Section 123(3) deals with abiding to “corrupt practices” for canvassing votes in an election.
The bench had at hand the task of the interpreting the word “his” in section 123(3) in RPA.
- The majority believed that “his” here refers to the any candidate or his agent or any other person making the appeal with the consent of the candidate or the elector. To justify this interpretation, the bench took cues from various amendments of RPA.
- It also said that to maintain the “purity” of the electoral process; certain arguments must be taken off the table such as religion, caste and language.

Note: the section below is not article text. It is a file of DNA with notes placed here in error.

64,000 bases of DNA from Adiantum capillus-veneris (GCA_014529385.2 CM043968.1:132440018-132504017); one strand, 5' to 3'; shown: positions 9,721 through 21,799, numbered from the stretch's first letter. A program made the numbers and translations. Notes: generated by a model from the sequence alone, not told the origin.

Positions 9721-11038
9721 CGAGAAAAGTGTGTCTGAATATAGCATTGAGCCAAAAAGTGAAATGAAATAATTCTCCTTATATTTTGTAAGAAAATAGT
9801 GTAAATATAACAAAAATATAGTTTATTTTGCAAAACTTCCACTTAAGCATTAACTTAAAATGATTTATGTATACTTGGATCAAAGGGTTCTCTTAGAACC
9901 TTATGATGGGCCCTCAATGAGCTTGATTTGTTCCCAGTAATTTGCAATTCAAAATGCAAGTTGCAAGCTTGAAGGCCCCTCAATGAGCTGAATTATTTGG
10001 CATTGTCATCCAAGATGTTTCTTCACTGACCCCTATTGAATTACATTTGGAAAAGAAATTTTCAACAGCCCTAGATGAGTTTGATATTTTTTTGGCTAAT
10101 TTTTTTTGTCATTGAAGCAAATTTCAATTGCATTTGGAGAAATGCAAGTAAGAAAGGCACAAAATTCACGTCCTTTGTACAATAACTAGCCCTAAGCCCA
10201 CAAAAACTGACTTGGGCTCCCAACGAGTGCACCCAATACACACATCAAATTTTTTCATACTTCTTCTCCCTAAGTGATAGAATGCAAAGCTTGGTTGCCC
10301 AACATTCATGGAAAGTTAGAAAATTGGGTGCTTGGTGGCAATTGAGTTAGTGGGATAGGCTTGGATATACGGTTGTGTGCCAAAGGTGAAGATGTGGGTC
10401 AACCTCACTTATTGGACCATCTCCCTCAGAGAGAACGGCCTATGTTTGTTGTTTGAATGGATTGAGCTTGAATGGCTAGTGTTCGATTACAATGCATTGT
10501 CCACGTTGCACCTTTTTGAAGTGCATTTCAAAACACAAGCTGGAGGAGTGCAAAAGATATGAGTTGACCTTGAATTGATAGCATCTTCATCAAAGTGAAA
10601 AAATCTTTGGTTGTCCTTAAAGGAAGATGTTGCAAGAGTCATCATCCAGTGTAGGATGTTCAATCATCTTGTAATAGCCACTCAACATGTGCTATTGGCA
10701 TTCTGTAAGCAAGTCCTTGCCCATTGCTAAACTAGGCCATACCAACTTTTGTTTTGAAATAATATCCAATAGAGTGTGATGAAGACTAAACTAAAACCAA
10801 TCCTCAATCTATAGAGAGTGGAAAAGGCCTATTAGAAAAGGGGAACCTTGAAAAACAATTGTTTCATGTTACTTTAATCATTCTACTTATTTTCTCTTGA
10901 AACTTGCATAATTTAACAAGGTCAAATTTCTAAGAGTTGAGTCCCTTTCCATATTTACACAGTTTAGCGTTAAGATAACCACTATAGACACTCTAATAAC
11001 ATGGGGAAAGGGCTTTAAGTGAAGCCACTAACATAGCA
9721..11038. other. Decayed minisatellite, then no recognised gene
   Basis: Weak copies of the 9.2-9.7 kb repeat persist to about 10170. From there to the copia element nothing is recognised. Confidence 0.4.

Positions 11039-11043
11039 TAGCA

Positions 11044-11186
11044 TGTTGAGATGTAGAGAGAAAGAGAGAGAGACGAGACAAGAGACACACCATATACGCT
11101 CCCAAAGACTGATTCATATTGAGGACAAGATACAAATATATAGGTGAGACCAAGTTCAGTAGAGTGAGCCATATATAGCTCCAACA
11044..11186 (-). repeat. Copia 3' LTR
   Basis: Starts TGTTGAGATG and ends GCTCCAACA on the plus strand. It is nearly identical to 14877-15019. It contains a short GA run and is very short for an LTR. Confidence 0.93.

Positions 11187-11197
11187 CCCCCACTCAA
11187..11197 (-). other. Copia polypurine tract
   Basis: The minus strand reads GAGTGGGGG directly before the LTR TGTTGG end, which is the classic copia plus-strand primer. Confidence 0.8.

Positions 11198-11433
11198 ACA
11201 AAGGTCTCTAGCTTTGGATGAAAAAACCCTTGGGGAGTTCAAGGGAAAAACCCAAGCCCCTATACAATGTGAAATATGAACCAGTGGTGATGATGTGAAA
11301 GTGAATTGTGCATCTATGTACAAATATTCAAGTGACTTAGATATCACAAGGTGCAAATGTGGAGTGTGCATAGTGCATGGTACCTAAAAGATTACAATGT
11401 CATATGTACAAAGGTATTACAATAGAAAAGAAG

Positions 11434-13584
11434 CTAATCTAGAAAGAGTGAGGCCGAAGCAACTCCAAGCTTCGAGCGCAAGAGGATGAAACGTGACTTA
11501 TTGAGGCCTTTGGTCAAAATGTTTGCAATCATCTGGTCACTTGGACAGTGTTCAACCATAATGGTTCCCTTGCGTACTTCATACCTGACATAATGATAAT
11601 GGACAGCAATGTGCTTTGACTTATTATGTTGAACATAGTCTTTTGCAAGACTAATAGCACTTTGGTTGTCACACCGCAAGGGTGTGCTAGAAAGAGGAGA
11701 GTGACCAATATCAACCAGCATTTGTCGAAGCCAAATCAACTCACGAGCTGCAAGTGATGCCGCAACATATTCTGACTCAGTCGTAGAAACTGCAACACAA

- The dissenting judges on other the hand believed that Section 123(3) of the RPA does not require such a broad interpretation and the word “his” does not include the elector/voter.
- The dissenting judges remarked that markers such as religion are deeply rooted in the structure of the Indian society.
The bench abstained from commenting on the “Hindutva” case.
- It is difficult to define what kind of an appeal is religious appeal.
- This interpretation violates the right to freedom of speech under Article 19.
- RPA already has provisions to curb hate speech or speech that spreads enmity.
- A broad interpretation “outlaws” parties like Akali Dal whose very name violates this interpretation.